Last post by jsdyson -
I uploaded some wonderful demos -- fairly hard for a real DolbyA to decode nearly as clearly. I grabbed material which has lots of opportunity for intermodulation, possible stereo image smearing/shift, mirrored (quick echo) voices, and just vocal reproduction in general. A lot of this older material seems to have significant vocal emphasis -- but I think that you might agree that the sound is pretty good. In recent days the decoder has gotten more correct LF behavior (so true LF like Scarborough Fair is much better), and also the distortion sidebands as created by a changing gain slew are mostly cancelled now.

I cannot claim that the results are impressive -- but they are darned good. The decoder really does well considering that some people say that it is impossible.

The only frustrating thing is that the site that I use limits the mp3 to 200kbits/sec and any mp3 causes a significant loss of the subtle detail.

The full feature and quality decoder will be available sometime in the future. Right now, the currently available 'free' version still does okay for casual use, but the very enhanced and completed version is very significantly better. Hopefully, there will be something released as a plugin.

I still think the confusion is down to the rather inappropriate usage of the term "sound". It doesn't determine what realm we're discussing in here right now.

From the replies to this thread, I think the real problem is people not understanding what dimensions are.

Things like waveforms and time domain signals are one dimensional. Signal transformation through things like FFT is also one dimensional but returns a two-dimensional value.

I'm surprised how many people don't realize this, but the FFT returns the same number of dimensions as you put in, so a 1D function has a 1D FFT. It's a linear transform, so you get the same number of points and dimensions between domains. I suspect that the misconception you have hear (that frequency is somehow of higher dimensionality than time in spite of them having inverse units) is related to the general confusion most people have on this topic.

Sound propagation through air is a multivariate problem, where sound is propagated in three dimensions, changes through time, and returns a sound pressure for each point at any given point, that's a four-dimensional function.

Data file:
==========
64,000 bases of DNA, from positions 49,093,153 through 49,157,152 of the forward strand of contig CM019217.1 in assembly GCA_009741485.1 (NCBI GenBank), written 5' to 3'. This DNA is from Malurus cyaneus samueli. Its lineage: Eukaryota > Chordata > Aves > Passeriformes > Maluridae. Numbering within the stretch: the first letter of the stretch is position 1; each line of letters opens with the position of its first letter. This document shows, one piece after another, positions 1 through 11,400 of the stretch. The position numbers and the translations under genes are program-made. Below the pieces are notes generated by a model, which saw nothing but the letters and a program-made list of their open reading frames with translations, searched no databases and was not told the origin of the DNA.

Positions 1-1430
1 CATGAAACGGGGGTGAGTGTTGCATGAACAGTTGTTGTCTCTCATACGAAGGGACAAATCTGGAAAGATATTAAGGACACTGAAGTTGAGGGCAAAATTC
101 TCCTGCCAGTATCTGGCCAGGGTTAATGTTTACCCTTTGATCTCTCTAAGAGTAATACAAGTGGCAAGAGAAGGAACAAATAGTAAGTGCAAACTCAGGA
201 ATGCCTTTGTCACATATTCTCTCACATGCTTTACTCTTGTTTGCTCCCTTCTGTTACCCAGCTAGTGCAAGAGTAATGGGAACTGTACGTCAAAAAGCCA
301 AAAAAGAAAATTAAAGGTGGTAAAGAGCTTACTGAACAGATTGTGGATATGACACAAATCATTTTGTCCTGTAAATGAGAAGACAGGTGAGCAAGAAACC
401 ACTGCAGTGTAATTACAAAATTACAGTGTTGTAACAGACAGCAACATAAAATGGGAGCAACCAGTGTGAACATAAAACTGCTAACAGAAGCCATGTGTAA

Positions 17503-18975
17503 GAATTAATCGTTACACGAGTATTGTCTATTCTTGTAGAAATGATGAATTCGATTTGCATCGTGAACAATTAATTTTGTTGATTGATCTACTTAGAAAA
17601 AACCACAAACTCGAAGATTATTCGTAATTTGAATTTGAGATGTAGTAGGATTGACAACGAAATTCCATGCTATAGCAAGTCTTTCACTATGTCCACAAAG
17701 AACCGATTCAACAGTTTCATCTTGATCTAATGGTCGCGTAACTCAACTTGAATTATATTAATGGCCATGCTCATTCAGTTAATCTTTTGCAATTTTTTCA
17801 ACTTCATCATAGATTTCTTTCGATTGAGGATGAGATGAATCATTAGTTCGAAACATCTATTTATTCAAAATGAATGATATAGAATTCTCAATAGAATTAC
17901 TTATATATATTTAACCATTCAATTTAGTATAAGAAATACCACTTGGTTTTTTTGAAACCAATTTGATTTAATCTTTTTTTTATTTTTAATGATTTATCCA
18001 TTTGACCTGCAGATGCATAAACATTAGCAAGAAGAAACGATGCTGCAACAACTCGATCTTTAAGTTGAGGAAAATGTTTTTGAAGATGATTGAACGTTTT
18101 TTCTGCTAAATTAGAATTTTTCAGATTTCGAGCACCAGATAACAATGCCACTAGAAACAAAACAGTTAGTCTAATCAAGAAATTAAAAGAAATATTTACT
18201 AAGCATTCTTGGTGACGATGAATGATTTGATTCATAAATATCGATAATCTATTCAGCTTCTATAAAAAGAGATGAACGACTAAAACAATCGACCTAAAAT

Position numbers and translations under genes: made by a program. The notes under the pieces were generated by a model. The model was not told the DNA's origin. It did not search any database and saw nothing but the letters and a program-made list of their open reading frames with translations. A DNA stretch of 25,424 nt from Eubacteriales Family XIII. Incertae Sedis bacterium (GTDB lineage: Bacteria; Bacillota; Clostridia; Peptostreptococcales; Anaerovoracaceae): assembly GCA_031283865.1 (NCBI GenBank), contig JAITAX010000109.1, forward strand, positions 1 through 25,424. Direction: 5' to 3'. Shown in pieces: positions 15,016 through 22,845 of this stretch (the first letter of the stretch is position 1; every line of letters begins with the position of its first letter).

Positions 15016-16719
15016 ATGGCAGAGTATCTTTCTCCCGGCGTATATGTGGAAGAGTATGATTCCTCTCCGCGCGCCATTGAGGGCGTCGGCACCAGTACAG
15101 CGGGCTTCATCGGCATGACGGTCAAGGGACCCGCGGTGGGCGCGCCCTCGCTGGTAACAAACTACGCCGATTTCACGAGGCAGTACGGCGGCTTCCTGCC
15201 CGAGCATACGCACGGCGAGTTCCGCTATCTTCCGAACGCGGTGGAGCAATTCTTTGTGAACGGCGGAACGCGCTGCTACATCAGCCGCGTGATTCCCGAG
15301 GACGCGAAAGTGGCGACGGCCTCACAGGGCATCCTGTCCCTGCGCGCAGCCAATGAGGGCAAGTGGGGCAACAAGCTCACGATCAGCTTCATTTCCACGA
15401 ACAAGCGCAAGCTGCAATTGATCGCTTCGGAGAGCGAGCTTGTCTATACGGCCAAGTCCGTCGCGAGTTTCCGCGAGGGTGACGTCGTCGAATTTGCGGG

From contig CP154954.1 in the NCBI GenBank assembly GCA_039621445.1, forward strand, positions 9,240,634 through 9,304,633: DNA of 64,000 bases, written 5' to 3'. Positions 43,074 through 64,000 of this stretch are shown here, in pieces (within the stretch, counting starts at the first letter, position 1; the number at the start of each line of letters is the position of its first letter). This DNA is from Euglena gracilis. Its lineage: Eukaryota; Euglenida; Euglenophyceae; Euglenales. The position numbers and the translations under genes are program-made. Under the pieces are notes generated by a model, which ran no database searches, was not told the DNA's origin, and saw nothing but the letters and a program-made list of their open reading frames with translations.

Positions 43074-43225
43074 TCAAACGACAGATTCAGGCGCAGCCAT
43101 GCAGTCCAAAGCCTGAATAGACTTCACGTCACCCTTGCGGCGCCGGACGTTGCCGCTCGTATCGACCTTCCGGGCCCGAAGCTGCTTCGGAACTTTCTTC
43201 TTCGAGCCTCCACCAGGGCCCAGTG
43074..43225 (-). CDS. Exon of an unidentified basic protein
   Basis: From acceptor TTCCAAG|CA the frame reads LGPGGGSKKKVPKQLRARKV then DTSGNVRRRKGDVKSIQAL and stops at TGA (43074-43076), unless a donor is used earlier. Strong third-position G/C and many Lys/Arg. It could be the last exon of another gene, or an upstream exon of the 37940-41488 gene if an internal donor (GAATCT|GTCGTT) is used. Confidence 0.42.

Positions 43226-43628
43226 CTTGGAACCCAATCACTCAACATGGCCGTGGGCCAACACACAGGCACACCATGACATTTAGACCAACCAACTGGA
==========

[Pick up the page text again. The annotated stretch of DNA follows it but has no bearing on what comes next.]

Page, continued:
People have such a limited ability to grasp what a 3D sound field is that most do not realize they even exist. The perception of sound is basically 1D with a bit of stereo, and this is the thing people are talking about. And they do mean to say 1D, they're just not sure what the words mean and are expressing themselves incorrectly.

Last post by VEG -
I tested foobar2000 v1.4b19, and I have noticed that visualizations on toolbar don't have native borders anymore, and now they use just white background. It doesn't fit standard Windows theme. Is there a way to return back these borders and backgrounds?

Last post by polemon -
I still think the confusion is down to the rather inappropriate usage of the term "sound". It doesn't determine what realm we're discussing in here right now. Things like waveforms and time domain signals are one dimensional. Signal transformation through things like FFT is also one dimensional but returns a two-dimensional value.

Sound propagation through air is a multivariate problem, where sound is propagated in three dimensions, changes through time, and returns a sound pressure for each point at any given point, that's a four-dimensional function.

Similar things happen when looking at RF signal propagation through space.

So, perhaps it's a good idea to first define the kinda frame we're discussing here?

The output of a line out jack is literally a 1D linear array of speaker displacements. If you could not represent sound as a linear sequence of driver positions, speakers would not work.

Conversely, what is the motion of a diaphragm in a microphone that generates a waveform?

The word dimension is related to the word measure. It is used in two ways in geometry. •It is used to specify a measurement: "What are the dimensions of this rectangle?" or "Build a rectangular prism that has these dimensions."

•It is also used to count the (mutually perpendicular) directions that an object can be measured. "A rectangle has two dimensions" or "This is a three-dimensional figure" or "How many dimensions does a point have?"

"Length is a one-dimensional measure, but area is a two-dimensional measure." Counting mutually perpendicular directions an object can be measured •A point has zero dimensions: there is nothing to measure; a point just specifies a location, but has no size. •A line] segment has one dimension: we can measure its length, but it has no width or thickness or any other measurable feature. •A rectangle has two dimensions: we can measure its length and, perpendicular to that, its width. The interior of a triangle or oval is also two-dimensional. Though we don't think of these as having "length" or "height," they cover a region that has extent in not just one direction but two.

Nothing surprising there... It's all "common sense" ... So I'm back to 2-dimensions....

The second and third definitions are the appropriate ones, and would give you an answer of 1 dimension.

We can (and do) represent audio (or approximate audio) as a "1-dimensional array". But, that's an array full of many one-dimensional values.

The values of a 1 dimensional array are zero dimensional points. If the values were 1 dimensional, you would have a 2D array, which is more formally called a matrix.

It can't be represented as one-single line or graphed/mapped in one-dimension.

The output of a line out jack is literally a 1D linear array of speaker displacements. If you could not represent sound as a linear sequence of driver positions, speakers would not work.